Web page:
Winning is contagious for Chris McGaha
It’s always exciting to see a competitor break through for their first race win. And then to see someone win – again – a week later is exhilarating.
Last Sunday native Texan Chris McGaha, who was been racing – seriously – for just a couple of years in the NHRA Mello Yello Drag Racing Series’ highly technological and fiercely competitive factory hot rod Pro Stock category became a first-time winner during the 28th annual NHRA Sonoma Nationals at Sonoma Raceway.
McGaha has been knocking on the door for the past two years. A second-generation drag racer whose father Lester competed in Competition Eliminator when he was growing up, McGaha came up through the ranks, starting with Jr Dragsters, making his name in the Comp category and moving to his dad’s choice of Comp Eliminator. He’s learned to race competitively along the way and has studied and learned the Pro Stock class well enough to finally achieve an initial goal of that first win.
When Mike Edwards elected to close his shop at the close of the 2013 season, McGaha acquired both the rolling Chevy Camaro stock and data sheets from the hugely accomplished Edwards, NHRA’s 2009 Pro Stock champion. Much was expected quickly from him, but McGaha decided to go his own way on both engines and chassis development. His Harlow Sammons Racing Chevy engines are built in-house by McGaha, who calls his enterprise Southwest Performance and Machine.
McGaha was the No. 1 qualifier in his class after four sessions at Sonoma and, just like the other three Mello Yello No. 1 racers he completed the race by going all the way in his Chevrolet Camaro.
(This 36-year-old, who just celebrated his birthday a few weeks ago, races with the first Pro Stock team that turned its car around in Denver – a week before that move was mandated – so that fans could have a good, long look at the engines. He’s proud to have another former Comp driver, Brian “Lump” Self as his crew chief.)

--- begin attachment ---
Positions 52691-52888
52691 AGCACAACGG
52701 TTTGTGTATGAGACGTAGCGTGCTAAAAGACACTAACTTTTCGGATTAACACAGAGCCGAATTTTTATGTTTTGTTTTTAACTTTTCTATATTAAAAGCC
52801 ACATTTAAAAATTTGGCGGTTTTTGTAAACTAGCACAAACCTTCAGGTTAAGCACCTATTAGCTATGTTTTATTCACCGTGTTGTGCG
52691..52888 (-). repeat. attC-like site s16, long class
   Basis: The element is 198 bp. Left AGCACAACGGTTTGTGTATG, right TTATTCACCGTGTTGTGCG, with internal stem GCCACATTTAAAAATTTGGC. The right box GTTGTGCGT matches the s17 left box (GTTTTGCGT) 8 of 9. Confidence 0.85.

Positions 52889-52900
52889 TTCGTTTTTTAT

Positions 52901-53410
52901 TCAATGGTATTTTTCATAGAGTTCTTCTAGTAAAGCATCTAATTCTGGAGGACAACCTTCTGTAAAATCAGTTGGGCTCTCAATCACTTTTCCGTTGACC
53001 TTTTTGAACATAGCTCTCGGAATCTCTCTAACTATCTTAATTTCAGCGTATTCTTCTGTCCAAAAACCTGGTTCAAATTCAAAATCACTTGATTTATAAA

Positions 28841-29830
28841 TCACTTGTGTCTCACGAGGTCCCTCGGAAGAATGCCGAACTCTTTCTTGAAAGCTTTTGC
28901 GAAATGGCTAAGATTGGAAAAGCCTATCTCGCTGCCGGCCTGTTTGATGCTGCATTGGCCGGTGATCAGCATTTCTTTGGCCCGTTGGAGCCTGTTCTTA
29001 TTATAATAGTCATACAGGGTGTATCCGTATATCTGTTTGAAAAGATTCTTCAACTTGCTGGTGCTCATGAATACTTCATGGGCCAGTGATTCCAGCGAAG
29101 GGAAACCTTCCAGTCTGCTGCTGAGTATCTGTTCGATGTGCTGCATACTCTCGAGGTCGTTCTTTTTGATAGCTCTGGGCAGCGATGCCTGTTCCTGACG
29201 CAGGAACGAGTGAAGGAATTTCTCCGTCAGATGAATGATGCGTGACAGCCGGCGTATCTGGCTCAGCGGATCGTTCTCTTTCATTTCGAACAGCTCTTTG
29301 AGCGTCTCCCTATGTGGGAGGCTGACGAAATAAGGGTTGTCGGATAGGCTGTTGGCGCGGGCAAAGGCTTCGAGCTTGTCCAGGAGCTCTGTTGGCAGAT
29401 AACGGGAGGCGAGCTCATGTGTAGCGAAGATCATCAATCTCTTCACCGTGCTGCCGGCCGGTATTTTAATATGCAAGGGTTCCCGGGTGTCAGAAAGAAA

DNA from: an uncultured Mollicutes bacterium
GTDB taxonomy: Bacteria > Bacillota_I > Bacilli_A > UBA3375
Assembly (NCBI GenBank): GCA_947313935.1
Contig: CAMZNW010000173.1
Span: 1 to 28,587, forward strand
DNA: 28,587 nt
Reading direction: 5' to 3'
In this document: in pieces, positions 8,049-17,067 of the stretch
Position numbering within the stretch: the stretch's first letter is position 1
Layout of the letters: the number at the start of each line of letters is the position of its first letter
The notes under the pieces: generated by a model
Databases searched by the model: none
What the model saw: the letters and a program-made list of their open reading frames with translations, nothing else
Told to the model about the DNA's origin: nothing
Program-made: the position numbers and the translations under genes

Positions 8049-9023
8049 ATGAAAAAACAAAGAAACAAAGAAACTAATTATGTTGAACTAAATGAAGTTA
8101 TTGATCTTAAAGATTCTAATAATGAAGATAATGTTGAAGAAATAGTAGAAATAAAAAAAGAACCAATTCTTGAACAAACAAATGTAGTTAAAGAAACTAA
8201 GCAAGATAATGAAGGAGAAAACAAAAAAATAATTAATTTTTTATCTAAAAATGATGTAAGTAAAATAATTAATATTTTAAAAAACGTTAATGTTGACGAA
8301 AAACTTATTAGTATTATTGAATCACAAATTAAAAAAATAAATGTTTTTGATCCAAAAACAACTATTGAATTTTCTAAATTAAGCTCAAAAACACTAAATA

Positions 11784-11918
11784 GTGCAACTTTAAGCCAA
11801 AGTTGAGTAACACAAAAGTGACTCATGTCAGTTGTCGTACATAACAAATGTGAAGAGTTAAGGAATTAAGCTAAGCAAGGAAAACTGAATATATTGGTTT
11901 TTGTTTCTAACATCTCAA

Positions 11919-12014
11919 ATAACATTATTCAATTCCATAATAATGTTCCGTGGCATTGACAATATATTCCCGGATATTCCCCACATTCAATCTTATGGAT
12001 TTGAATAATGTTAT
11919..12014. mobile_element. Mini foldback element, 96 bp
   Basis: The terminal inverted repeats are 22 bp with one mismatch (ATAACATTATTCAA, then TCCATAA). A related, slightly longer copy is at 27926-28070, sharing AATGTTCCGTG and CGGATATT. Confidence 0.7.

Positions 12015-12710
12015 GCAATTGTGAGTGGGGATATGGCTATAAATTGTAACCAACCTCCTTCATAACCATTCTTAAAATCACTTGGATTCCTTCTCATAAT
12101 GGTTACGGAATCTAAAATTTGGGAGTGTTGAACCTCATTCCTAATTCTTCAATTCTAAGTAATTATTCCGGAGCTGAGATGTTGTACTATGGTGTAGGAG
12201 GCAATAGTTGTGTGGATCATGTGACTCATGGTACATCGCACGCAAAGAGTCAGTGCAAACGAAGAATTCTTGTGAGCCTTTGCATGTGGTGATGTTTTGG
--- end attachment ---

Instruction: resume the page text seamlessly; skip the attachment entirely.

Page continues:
The Texan raced past Gray for his fourth Sunday run in the 6.5-second range and his first professional Wally trophy, after joining the Pro Stock class in 2011 and getting serious about it when Edwards’ rolling stock became available for adoption.
“This was 30 years in the making, and let me tell you, it’s been something,” a beaming McGaha exulted a week ago.
Then he did it again in Seattle in the Northwest Nationals on the Pacific Raceways dragstrip, the third round of the truly difficult three-consecutive-week Western Swing. The No. 1 qualifier – again – McGaha handily disposed of Joey Grose in the first round with a 6.488/213.40 (in the midday sun), outran Vincent Nobile in quarter-finals, beat Shane Gray in the semifinals despite a lack of lane choice and conquered five-time champion Jeg Coughlin Jr in the finals to pick up his second Wally in seven days!
“This was tough,” McGaha said, beaming after climbing from his Camaro. “We were stuck in the left lane (for a second consecutive time) and to win is unbelievable,” especially since Coughlin had a better reaction time. “I had no idea what the lights were but we’re here – wow! We only had to wait seven days [to win again] and now we have a chance, we actually have a chance for the championship.”
The NHRA takes a weekend off before heading to Brainerd, Minn. for the penultimate race of the “regular season”, which ends at Indianapolis on Labor Day weekend. Then Chris McGaha and his Harlow Sammons Racing crew really have to get to work – the six race Countdown to the Championship begins at Charlotte two weeks later and these two-time winners going to be a big part of it.
Words and Photos By Anne Proffit